The consolation is that stingrays are difficult to catch – they lurk and forage in the turbid riverbeds of deep rivers – and in the lower reaches of the Maeklong River where Dr Chansue operates and where it is easiest to catch stingrays, they are actually protected by local regulations promulgated by the concerned governor of Samut Songkram province. Only Dr Chansue has permission to catch stingrays in that province and, although enforcement is weak, the regular presence of Dr Chansue and her colleagues serves as a deterrent to potential poachers.
Those colleagues, aside from her Masters students, are the people of Fish Siam, a sports-fishing operator based in England whose paying guests fund the costly fishing operation – it takes at least two boats and a crew of three to mount a trip. ‘I don’t have any sources of funding,’ Dr Chansue says. ‘So I wouldn’t be able to catch stingrays without the support of Fish Siam. The collaboration is working well: it’s a symbiotic relationship.’
‘We make it a point to catch and handle stingrays as humanely as possible,’ assures Fish Siam’s owner, Rick Humphreys. Captured stingrays are allowed to float on the water’s surface with a loose net underneath, the sports-fisherman has a picture taken triumphantly holding up the ray’s tail, and Dr Chansue works nimbly – measuring the dimensions of the stingray, drawing samples of blood and venom, snipping a fragment of flesh for DNA analysis, inserting a microchip, and injecting a vitamin to alleviate the stingray’s stress. The net is then pulled away, and the stingray vanishes into the murky waters with one flap of its fins.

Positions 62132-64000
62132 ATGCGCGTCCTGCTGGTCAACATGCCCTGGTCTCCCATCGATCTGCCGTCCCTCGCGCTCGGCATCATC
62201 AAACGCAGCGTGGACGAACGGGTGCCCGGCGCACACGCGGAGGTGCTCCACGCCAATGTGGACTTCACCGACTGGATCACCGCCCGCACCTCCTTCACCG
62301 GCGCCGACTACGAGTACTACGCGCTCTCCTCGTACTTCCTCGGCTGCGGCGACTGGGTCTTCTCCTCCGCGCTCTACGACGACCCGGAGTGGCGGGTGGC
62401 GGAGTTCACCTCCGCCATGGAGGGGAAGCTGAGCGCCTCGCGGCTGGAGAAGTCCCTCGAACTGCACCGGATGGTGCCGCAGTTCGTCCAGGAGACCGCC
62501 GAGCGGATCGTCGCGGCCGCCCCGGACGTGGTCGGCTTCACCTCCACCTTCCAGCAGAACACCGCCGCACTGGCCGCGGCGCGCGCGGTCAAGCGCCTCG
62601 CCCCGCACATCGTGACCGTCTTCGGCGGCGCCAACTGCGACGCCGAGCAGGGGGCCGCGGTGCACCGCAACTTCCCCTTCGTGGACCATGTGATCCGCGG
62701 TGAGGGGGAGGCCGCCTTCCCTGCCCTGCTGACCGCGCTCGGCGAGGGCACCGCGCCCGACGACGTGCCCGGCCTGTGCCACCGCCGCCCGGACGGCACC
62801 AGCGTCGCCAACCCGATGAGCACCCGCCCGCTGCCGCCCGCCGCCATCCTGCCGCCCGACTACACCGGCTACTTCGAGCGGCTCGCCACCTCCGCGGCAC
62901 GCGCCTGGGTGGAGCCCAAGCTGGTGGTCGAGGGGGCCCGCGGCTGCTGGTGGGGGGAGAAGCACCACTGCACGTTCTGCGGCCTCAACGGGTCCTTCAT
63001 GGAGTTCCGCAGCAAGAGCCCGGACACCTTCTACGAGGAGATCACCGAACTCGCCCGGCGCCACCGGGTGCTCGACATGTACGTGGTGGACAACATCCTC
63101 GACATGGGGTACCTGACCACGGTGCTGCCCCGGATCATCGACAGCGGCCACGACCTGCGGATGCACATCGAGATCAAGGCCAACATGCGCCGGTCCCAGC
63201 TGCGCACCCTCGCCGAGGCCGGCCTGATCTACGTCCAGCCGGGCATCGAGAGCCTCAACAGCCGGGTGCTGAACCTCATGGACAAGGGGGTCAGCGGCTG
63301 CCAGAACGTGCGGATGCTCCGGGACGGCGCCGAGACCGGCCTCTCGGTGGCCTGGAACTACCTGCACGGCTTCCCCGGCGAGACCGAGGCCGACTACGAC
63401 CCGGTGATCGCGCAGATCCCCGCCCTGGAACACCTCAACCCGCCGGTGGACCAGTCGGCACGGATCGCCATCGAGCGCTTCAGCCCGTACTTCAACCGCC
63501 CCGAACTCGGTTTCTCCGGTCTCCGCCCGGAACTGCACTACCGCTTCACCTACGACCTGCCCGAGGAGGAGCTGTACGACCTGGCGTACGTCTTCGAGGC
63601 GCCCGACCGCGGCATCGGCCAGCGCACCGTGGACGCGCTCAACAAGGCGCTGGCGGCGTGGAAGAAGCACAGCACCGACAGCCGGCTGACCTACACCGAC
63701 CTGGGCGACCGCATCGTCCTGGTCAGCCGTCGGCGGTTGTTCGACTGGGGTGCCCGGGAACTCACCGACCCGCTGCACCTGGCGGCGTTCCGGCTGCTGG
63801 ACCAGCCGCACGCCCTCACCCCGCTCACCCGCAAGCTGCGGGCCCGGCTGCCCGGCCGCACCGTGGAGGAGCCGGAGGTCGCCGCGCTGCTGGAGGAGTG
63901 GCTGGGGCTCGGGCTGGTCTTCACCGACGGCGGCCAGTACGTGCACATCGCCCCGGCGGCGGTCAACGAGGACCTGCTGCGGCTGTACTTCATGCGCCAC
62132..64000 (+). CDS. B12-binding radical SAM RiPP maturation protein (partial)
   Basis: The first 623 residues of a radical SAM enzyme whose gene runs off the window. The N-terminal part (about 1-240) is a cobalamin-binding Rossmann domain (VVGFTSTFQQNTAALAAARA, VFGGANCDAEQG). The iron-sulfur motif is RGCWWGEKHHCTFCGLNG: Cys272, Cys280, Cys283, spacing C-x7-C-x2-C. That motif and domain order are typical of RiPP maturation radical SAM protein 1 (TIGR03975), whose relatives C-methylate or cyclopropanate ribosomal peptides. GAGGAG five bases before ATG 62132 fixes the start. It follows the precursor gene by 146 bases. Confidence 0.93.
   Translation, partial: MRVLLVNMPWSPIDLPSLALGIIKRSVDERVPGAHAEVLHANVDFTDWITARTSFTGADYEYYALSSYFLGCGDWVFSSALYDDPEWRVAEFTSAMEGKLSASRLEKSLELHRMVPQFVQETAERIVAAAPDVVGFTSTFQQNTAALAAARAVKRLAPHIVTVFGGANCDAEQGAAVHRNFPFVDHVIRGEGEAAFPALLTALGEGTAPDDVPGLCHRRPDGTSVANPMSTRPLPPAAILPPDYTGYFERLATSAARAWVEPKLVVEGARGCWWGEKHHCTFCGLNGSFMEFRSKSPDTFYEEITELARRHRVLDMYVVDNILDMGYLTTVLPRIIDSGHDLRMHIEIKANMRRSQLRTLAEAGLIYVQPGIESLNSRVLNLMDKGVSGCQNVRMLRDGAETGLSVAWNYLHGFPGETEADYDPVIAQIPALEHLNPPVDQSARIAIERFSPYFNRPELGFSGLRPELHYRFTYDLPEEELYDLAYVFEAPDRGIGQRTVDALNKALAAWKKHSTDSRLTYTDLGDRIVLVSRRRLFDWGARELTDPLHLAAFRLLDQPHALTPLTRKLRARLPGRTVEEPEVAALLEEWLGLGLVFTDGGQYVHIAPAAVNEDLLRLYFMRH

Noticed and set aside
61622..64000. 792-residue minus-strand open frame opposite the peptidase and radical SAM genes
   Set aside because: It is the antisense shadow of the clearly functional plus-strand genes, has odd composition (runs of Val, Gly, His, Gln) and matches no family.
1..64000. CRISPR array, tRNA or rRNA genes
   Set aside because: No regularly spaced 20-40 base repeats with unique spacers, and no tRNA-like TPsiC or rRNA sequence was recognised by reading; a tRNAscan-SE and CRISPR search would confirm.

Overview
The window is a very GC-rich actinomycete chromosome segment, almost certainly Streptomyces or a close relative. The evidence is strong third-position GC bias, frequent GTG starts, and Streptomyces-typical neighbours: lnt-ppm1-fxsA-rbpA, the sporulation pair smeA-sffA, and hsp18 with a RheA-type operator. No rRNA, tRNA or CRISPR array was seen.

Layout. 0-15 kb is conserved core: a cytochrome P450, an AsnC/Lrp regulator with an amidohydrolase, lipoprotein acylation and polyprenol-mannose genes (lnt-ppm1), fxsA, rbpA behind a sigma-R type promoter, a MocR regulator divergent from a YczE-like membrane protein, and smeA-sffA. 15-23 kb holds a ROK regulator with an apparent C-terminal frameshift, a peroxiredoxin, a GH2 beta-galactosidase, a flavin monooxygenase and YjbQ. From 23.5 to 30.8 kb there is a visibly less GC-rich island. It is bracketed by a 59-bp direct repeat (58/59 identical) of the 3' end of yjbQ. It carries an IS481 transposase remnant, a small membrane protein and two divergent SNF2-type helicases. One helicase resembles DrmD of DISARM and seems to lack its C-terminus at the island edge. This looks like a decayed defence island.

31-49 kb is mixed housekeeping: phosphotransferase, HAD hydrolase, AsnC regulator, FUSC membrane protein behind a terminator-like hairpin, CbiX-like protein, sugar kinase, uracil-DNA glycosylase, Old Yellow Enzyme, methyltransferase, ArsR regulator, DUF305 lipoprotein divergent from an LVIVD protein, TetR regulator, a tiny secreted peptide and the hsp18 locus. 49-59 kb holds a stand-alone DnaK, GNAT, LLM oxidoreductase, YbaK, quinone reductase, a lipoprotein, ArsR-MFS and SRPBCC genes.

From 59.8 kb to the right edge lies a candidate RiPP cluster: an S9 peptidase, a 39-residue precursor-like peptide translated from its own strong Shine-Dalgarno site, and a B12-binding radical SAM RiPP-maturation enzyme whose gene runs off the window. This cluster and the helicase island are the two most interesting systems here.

There is more that Dr Chansue wants to do: I join her on the Maeklong as she searches for a site on the river’s bank where she can set up a research and conservation centre, but eventually she has to give up on the idea. ‘The Thai government is not presently interested in doing much for stingray conservation,’ she laments.
‘It can be very difficult to find political and financial support for projects focused on fish that are relatively unknown and have little economic value,’ Dr Hogan echoes. ‘Giant freshwater stingray research and conservation is not a top priority for donors or governments. Moreover, it’s not always a good idea to change the laws regarding management of a species without knowledge of the species’ ecology, which we don’t really have in the case of giant stingrays.’